A letter writer offers a solution for what she says is inadequate service from HandyDart.

More taxis equals problems solved

Montreal uses over 90 per cent taxis and they provide almost twice as many rides as Metro Vancouver HandyDart does.

The increased use of taxis within HandyDart is something that disability advocates have been requesting for years. We’ve been asking for increased taxi use because HandyDart levels are inadequate and taxi use significantly increases the number of HandyDart rides that can be provided within the same budget.

For example, the Montreal custom transit system uses over 90 per cent taxis and they provide almost twice as many rides as Metro Vancouver HandyDart does, for about the same budget.

Throughout North America, custom transit operators use taxis as part of their transit system to provide more needed rides. The independent auditor of TransLink services recommended that TransLink increase the use of taxis to increase the number of rides provided. This same recommendation was recently passed by the City of Vancouver Persons with Disabilities Advisory Committee.

HandyDart currently does not meet people’s needs. Taxis are an excellent way of meeting this unmet need because they are about half as expensive as a ride on a regular HandyDart vehicle.

In a system where there aren’t enough rides, where need and the seniors’ population are increasing, and where public funds are limited, it is crucial to find ways to provide more needed service within the same funding envelope. Increasing taxi use within HandyDart is an established international best practice to do that.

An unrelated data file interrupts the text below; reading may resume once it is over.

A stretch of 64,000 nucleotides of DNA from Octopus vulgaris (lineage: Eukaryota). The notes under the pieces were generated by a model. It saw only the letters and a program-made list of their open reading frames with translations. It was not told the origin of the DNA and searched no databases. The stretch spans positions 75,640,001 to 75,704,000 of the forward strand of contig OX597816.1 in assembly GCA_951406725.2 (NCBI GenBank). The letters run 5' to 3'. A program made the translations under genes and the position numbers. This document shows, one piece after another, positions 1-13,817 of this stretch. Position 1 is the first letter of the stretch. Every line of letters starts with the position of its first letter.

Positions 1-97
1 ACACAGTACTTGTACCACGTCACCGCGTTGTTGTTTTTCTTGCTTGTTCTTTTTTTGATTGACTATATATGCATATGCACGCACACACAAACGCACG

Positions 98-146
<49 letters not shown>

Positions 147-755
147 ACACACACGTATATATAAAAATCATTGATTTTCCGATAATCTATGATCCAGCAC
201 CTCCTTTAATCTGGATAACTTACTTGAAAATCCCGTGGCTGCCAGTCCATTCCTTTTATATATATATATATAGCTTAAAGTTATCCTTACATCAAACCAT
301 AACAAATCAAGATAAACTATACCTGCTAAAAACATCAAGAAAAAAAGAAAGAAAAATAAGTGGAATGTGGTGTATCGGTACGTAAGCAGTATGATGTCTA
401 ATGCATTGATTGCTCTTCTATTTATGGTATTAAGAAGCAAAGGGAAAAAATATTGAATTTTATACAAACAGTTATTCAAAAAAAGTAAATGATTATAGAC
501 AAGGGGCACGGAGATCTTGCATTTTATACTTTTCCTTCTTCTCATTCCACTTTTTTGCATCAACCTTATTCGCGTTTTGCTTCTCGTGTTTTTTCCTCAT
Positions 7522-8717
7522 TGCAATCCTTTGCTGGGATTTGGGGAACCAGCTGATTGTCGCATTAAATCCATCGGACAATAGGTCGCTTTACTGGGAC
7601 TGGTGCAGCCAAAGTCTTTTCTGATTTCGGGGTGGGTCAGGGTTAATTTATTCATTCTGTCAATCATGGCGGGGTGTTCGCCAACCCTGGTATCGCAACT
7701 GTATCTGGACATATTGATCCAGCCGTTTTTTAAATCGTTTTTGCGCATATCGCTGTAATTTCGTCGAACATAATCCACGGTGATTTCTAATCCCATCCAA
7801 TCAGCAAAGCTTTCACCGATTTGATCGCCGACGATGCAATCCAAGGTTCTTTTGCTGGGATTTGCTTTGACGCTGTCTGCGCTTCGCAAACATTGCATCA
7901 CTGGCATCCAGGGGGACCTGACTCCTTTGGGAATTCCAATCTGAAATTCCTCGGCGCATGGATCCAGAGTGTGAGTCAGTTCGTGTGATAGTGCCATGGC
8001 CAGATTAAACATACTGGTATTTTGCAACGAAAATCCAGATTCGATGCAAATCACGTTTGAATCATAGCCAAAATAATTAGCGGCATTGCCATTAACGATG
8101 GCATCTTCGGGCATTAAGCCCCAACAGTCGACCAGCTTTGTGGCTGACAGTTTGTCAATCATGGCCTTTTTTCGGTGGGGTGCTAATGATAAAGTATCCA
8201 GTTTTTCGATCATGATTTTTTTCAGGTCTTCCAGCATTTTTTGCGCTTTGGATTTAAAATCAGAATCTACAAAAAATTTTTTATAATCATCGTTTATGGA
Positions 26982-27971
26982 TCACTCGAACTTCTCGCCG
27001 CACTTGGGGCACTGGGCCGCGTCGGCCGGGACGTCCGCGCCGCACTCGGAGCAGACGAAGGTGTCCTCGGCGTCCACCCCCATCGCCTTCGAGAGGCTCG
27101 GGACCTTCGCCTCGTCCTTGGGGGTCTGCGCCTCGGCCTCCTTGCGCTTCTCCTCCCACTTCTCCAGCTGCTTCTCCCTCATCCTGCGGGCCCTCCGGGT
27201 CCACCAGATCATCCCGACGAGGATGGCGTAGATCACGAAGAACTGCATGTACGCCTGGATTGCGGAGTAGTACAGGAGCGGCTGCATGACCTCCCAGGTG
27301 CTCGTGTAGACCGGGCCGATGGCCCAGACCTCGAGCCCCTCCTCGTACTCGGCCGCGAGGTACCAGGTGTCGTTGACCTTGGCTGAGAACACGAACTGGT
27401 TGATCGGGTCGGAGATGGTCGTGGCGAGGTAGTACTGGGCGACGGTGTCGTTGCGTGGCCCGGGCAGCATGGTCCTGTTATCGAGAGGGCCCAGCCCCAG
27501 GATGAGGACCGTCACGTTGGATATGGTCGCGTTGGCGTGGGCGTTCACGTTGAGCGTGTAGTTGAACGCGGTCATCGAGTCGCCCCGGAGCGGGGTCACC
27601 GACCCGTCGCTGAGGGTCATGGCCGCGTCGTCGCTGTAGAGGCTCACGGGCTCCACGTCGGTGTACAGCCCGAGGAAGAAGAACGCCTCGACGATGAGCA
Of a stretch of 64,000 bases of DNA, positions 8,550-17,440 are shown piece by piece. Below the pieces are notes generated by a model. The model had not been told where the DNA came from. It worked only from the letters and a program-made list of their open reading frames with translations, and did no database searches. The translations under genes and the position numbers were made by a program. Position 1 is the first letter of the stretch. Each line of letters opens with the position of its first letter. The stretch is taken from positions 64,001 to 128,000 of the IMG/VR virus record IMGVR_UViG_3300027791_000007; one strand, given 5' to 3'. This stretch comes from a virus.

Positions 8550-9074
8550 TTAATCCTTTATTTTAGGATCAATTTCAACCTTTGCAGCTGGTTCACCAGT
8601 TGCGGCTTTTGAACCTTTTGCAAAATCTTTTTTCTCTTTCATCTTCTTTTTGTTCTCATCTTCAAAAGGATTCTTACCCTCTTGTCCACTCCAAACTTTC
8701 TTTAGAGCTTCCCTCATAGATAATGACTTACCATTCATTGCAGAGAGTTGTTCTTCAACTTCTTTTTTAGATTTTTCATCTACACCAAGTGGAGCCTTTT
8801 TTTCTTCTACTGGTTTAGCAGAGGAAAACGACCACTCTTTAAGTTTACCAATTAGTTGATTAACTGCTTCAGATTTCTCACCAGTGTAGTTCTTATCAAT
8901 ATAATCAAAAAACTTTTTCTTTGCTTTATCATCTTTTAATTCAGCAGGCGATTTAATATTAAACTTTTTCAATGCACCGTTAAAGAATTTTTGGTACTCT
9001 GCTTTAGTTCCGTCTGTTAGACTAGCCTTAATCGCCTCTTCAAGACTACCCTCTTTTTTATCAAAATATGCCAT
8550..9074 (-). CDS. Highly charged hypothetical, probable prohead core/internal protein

Also, while it is true that travel with an untrained driver is unsafe, it is also true that this can be remedied.  For over a year, a group of disability and seniors organizations, including the B.C. Coalition of People with Disabilities, the Coalition of Senior Citizens Organizations of B.C., GF Strong Rehabilitation Centre, the City of Vancouver Seniors’ Advisory Committee, CNIB, and the City of Vancouver Persons with Disabilities Advisory Committee, have been working with Vancouver taxi companies to design a taxi driver training program to provide safe and appropriate service.

All Vancouver taxi drivers will be required to take this training and pass it. It will start in about two weeks. We hope this will also be implemented in other areas soon.

In summary, the recommendation that TransLink increase the use of taxis came from the disability community, is an international best practice, and was one of the recommendations of the independent auditor. Required taxi driver training and testing is about to be implemented. The safe use of taxis within HandyDart for persons with disabilities and seniors who want to use them should substantially increase the number of rides available and should significantly reduce the trip denial rate in a cost-effective and sustainable way.

 

Jill Weiss, Chair

City of Vancouver Persons with Disabilities Advisory Committee

Vancouver

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